Aside from a big bowl of perfect polenta by itself, or with a dollop of ragù on top, a stick of fried polenta with a tasty topping is just about the best expression cornmeal can have. Make this using leftover polenta or cook up a pot of polenta expressly for frying these sticks. It will last in the fridge for up to 4 days (before you fry it), so you can make a batch and then serve them a couple of times during the week.–Joshua McFadden

Fried Polenta Sticks FAQs

What is the best type of oil for frying polenta sticks?

Ideally, you want to use a neutral-tasting oil, with a high smoke point, such as safflower, sunflower, or grapeseed. In a pinch, you can use virgin olive oil.

What’s the difference between cornmeal and polenta?

Polenta is made from a coarsely ground variety of corn that’s ideal for creating the creamy porridge we know and love. Cornmeal refers to ground corn and can come in a variety of textures ranging from very fine to coarse. While any medium or coarsely ground cornmeal will work for making polenta, it’s worth the effort to seek out products specifically labeled as ‘polenta’.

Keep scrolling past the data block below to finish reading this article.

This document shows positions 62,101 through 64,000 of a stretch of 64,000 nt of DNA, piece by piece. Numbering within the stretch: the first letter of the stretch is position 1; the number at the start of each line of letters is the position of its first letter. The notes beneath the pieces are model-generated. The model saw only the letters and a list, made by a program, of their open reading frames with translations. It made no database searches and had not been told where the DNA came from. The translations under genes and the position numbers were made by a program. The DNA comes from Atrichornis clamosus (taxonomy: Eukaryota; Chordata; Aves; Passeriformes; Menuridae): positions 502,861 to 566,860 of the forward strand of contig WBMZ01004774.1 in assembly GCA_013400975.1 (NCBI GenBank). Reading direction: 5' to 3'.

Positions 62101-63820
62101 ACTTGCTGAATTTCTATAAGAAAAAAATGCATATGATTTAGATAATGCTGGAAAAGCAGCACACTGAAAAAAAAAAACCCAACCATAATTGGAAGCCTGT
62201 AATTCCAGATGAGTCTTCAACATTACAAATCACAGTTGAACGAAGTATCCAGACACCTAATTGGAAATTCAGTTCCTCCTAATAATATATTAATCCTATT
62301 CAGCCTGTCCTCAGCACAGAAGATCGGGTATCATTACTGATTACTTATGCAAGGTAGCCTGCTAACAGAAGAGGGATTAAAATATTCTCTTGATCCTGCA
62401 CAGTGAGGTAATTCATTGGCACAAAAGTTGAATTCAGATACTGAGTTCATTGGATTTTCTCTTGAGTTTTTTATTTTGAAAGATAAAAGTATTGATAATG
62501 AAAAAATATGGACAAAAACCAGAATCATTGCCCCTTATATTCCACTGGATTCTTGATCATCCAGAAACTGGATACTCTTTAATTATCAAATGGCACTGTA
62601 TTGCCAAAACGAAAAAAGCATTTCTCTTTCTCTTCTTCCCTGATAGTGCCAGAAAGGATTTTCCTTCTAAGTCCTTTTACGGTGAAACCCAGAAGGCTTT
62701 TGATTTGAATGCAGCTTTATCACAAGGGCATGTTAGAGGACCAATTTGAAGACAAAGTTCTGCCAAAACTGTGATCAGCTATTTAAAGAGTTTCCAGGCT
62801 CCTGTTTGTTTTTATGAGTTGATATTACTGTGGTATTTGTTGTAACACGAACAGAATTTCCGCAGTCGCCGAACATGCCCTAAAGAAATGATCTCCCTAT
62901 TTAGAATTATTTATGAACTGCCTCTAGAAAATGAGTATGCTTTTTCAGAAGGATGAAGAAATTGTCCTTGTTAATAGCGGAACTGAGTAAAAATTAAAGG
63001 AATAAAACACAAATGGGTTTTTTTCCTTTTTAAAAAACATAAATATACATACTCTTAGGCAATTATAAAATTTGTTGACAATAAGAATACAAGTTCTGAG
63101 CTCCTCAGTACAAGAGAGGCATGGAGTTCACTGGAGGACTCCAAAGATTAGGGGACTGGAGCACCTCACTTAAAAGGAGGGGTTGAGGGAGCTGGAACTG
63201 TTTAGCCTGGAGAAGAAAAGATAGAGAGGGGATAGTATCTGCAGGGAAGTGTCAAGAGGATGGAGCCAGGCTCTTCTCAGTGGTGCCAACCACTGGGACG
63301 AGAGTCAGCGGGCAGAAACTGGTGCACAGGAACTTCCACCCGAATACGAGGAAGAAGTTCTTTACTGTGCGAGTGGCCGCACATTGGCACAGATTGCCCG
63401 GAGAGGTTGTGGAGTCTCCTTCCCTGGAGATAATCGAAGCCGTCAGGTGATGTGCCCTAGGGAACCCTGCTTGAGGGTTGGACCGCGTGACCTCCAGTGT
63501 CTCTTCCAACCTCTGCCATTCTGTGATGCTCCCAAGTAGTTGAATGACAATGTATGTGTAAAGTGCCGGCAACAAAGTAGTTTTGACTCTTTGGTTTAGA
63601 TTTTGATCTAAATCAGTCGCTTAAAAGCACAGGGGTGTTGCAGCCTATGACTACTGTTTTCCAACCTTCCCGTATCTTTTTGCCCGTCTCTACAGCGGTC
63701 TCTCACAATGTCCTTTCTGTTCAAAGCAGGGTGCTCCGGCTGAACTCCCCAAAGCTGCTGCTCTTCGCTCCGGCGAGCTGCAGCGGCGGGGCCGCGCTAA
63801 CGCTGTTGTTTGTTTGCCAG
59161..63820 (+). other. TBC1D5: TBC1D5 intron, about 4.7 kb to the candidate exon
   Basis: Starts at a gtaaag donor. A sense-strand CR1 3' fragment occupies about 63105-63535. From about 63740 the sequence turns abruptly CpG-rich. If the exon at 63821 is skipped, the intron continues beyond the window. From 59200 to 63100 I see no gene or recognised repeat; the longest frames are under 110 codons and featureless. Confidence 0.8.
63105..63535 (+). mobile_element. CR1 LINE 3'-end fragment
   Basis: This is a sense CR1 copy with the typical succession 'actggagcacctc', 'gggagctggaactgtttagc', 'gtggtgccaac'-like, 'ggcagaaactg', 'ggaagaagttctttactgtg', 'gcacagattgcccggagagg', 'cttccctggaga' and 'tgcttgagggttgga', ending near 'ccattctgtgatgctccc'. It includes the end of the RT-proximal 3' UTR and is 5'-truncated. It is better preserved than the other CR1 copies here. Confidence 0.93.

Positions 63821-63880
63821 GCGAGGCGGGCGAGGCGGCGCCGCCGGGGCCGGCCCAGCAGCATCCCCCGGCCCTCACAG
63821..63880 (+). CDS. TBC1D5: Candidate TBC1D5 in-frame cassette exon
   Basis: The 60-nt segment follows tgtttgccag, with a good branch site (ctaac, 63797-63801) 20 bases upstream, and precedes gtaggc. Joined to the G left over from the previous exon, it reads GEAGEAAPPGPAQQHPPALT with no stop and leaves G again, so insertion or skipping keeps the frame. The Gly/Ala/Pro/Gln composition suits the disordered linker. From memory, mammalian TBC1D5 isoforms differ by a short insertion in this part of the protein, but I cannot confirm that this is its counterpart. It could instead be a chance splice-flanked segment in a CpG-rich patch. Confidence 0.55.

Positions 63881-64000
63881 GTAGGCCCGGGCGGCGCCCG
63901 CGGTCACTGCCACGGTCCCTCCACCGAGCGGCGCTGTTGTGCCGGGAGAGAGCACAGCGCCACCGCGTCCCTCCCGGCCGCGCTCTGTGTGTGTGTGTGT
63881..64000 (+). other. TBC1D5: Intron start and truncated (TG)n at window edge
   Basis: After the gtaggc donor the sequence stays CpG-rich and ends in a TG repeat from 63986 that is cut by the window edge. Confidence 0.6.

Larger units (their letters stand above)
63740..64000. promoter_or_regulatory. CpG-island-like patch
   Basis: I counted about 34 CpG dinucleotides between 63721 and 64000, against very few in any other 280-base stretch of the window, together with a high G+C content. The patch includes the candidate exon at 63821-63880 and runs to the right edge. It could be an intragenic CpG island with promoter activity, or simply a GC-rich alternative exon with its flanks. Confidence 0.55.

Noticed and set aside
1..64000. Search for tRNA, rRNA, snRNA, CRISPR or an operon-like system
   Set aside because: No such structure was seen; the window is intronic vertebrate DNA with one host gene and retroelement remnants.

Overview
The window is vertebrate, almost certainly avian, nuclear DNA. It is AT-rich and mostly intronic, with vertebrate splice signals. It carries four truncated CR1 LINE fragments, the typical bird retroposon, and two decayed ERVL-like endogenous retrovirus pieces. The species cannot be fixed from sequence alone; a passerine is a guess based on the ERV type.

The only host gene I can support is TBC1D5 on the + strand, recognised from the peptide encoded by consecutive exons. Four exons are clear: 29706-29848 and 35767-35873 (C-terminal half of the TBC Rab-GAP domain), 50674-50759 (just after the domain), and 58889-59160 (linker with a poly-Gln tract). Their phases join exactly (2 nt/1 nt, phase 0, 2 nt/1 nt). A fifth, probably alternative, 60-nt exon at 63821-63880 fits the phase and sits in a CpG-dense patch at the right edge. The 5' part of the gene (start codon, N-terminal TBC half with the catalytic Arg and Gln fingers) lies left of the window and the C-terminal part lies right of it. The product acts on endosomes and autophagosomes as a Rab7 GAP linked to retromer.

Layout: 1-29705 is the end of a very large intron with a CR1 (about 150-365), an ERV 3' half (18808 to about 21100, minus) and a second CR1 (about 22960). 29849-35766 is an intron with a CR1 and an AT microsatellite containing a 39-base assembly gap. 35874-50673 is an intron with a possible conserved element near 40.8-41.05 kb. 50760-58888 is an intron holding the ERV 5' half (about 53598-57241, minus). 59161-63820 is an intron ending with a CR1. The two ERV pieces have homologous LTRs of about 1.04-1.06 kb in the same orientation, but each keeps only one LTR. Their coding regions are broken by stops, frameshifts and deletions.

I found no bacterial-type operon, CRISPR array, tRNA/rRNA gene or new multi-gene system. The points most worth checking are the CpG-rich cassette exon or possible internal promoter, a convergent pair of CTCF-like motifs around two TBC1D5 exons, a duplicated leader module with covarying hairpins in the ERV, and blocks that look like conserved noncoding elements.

Four fried polenta sticks on a plate topped with Parmesan and a lemon wedge on the side.

Fried Polenta Sticks

5 from 1 vote
Make this using leftover polenta or cook up a pot of polenta expressly for frying these sticks. It will last in the fridge for up to 4 days (before you fry it), so you can make a batch and then serve them a couple of times during the week.
David Leite
Servings24 sticks
Calories62 kcal
Prep Time15 minutes
Cook Time1 hour 20 minutes
Total Time2 hours


For the polenta

  • 1  cup stone-ground cornmeal
  • 1  teaspoon kosher salt, plus more if needed
  • 1 quart water
  • 2  tablespoons (1 oz) unsalted butter
  • About 1/2 cup grated Parmigiano-Reggiano or pecorino cheese, or other cheese of your choice, or more to taste (optional)

For frying

  • Mild vegetable oil or olive oil, for frying
  • 1 garlic clove, smashed (optional)
  • 2 to 3 sprigs fresh thyme or rosemary (optional)

For serving (optional)


Make the polenta

  • Put the cornmeal and salt in a large heavy-bottomed pot and slowly whisk in the water. Bring the mixture to a boil over medium-high heat and then adjust the heat so the polenta just barely simmers when covered. Be careful, because the polenta will spit like lava, and it’s just about as hot!
  • Cook over gentle heat, stirring often with a long spoon or stiff silicone spatula, making sure to scrape the bottom of the pot and into the corners. Continue to cook until the cornmeal has fully expanded and doesn’t feel at all crunchy when you take a bite and the polenta pulls away from the sides of the pan, anywhere from 45 minutes to 3 hours, depending on your polenta.
  • Stir in the butter and cheese, if using. Taste, and adjust with more salt if needed.